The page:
So Happy Together: Why Better Taxonomy Is a Delight to Merchants and Consumers Alike

by Autumn Demonet
Wednesday, November 4, 2020

When I started at Sitation, the world of taxonomy and attribution was just as foreign to me as was my first day in French class.

As someone with a literature and languages background, the inner workings of the world of eCommerce and digital merchandising were a mystery to me. But even if I did not know the language yet, as a consumer I knew which websites I liked to shop because they were structured better, had more relevant search results, and were easier to navigate.

Though my specialty remains content management, review, and editing, it has been incredibly rewarding to learn the ins and outs of taxonomy and attribution structures. Before working at Sitation, I never realized that building and reviewing taxonomies is not only a great exercise for organizing a store’s catalog but also an excellent tool for enriching the user experience. Correctly taxonomized products (with the most up-to-date details in the expected places) always precede product search results. In fact, the former improves the latter.

For example, why would you (the consumer) want to buy something after having sorted through endless product lists or bounced through a 404 page? Frustration, nay… bitterness builds quicker than delight in the mind of your customers.

After all, aren’t you much happier when you can find what you needed with next to no stress?

As a literature person, in order to grasp the concepts that underpin taxonomy and attribution best practices, I’ll build upon our earlier example with a metaphor. So here it is. A customer walks into a grocery store with no aisle signs. Nothing is grouped with like items–the bread is next to watermelons and dog food is next to pickles. How does the customer know which way to go if they are looking for a specific item? Should this customer walk every aisle looking for bread? Probably not–that would be an inefficient way to locate the product. Another option is to try asking an employee, but no one is available to help. At this point, it’s likely that our protagonist simply walks over to the supermarket down the road regretting that they chose the leading brand… time to go with someone smaller (and local)?

Our story goes to show how crucial proper taxonomy is to the customer experience (whether online or off). Having a clear and concise system for classifying merchandise means that relevant products are quickly and easily found, without having to click around endlessly. This translates to a higher visitor count, a higher conversion rate and, ultimately, higher sales numbers.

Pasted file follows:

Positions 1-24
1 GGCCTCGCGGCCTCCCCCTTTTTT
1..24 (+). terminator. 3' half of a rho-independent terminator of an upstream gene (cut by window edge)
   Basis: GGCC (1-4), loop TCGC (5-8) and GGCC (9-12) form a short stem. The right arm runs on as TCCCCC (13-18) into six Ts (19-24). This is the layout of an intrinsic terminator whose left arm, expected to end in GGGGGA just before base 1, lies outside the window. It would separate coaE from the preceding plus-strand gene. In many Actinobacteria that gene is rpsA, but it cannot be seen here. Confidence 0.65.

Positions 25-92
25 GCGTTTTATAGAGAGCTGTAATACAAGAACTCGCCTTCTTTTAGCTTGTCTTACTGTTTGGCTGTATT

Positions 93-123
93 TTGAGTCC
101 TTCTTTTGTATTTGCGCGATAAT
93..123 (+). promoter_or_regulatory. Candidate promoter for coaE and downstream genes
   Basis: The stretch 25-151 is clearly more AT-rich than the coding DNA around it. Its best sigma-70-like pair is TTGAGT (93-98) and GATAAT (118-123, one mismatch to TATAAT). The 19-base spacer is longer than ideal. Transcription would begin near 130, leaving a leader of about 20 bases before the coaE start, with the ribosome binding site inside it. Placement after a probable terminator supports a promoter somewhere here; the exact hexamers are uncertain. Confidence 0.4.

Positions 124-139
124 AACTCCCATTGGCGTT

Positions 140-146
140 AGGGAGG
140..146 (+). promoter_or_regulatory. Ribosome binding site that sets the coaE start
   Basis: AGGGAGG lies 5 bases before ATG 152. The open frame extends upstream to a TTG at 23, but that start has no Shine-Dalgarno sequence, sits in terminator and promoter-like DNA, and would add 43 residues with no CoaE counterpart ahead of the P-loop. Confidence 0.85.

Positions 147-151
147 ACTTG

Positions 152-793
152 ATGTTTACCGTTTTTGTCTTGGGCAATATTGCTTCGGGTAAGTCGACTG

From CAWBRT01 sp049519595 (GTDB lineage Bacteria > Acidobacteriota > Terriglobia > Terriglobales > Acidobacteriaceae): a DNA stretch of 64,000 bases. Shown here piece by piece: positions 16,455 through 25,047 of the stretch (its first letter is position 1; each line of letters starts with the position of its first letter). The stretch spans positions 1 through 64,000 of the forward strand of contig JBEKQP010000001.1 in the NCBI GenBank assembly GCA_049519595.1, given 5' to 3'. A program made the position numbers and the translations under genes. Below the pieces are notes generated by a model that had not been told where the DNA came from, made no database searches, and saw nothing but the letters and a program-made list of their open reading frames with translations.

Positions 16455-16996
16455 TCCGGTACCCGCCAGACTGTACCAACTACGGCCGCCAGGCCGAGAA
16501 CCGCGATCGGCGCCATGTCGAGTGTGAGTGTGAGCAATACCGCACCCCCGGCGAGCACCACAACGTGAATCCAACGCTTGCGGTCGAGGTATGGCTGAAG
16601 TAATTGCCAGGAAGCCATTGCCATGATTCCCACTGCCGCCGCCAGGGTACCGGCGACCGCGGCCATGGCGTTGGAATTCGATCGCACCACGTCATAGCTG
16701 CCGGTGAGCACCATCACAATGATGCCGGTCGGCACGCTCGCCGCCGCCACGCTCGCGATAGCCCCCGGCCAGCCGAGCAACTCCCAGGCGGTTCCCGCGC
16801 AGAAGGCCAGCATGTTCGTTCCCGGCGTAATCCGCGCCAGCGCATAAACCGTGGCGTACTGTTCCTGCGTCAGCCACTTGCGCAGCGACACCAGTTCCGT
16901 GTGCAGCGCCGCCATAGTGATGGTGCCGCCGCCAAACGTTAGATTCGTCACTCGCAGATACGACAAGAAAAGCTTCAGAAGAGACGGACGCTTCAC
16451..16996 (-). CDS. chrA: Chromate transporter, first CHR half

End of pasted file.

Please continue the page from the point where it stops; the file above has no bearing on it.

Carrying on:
The natural driver of a great taxonomy structure is, of course, accurate attribution. As with taxonomy, proper attribution makes the buying process much smoother for the consumer. When items are correctly attributed, it is easy to locate specific items or features within relevant product search results. To return to the grocery store metaphor, if you are looking for a gluten-free bread, why would you waste your time looking in the regular bread section? You want to go directly to the gluten-free section and look at those products only.

Attributes in data management can be set up as words, numbers, Booleans, or a selection from a list of set values. Navigating these attributes make it simple to sort products by the features that are most essential to the buyer, eliminating irrelevant products in a grouping. Additionally, analyzing a list of attributes can help consumers when making a final choice between two or more products.

Ultimately, successful digital merchandising has a taxonomy structure with clear attribution that is easily searched, returning relevant products and filtering out irrelevant ones. As new products are introduced the taxonomy is reviewed and improved upon, ensuring that consumers continue to see relevant products to their search.

Everyone wins with better overall taxonomy structures: merchants sell more products, consumers make more informed choices, and businesses see improvements in their digital sales metrics.

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